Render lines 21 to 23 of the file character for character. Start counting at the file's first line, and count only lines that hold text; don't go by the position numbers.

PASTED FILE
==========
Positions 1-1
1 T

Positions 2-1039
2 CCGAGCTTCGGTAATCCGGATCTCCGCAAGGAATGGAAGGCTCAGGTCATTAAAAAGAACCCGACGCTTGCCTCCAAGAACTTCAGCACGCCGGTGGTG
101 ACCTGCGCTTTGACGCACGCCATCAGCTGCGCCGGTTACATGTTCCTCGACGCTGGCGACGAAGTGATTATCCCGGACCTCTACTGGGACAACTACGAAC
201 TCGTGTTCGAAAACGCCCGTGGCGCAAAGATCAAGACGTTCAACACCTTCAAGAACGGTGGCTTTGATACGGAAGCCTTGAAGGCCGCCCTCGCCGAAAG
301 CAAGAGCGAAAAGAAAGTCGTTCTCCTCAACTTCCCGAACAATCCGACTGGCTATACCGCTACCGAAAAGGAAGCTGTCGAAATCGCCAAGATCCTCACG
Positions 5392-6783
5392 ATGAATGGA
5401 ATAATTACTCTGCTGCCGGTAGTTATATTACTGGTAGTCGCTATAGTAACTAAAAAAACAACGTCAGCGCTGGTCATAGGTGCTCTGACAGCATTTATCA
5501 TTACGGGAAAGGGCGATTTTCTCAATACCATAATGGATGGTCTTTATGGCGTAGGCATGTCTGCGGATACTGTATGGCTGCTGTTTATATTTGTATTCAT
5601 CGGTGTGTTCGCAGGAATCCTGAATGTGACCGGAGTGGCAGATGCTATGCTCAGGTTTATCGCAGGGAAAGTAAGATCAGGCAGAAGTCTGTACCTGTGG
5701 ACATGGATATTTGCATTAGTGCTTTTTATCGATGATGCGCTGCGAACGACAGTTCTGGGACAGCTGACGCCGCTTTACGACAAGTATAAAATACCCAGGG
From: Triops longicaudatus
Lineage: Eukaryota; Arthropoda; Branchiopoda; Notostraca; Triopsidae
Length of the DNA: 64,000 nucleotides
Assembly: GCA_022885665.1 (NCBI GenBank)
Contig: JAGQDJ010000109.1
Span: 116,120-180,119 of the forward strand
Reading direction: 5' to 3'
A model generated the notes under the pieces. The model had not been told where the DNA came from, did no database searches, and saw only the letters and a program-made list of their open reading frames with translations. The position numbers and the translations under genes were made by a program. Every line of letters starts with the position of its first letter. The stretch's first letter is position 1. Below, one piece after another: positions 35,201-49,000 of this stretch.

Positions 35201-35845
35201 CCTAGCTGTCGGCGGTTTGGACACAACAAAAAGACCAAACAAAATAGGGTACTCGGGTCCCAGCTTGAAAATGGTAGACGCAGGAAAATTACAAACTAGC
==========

A model generated the notes under the pieces. The model had not been told where the DNA came from, did no database searches, and saw only the letters and a program-made list of their open reading frames with translations. The position numbers and the translations under genes were made by a program. Every line of letters starts with the position of its first letter. The stretch's first letter is position 1. Below, one piece after another: positions 35,201-49,000 of this stretch.

Positions 35201-35845
35201 CCTAGCTGTCGGCGGTTTGGACACAACAAAAAGACCAAACAAAATAGGGTACTCGGGTCCCAGCTTGAAAATGGTAGACGCAGGAAAATTACAAACTAGC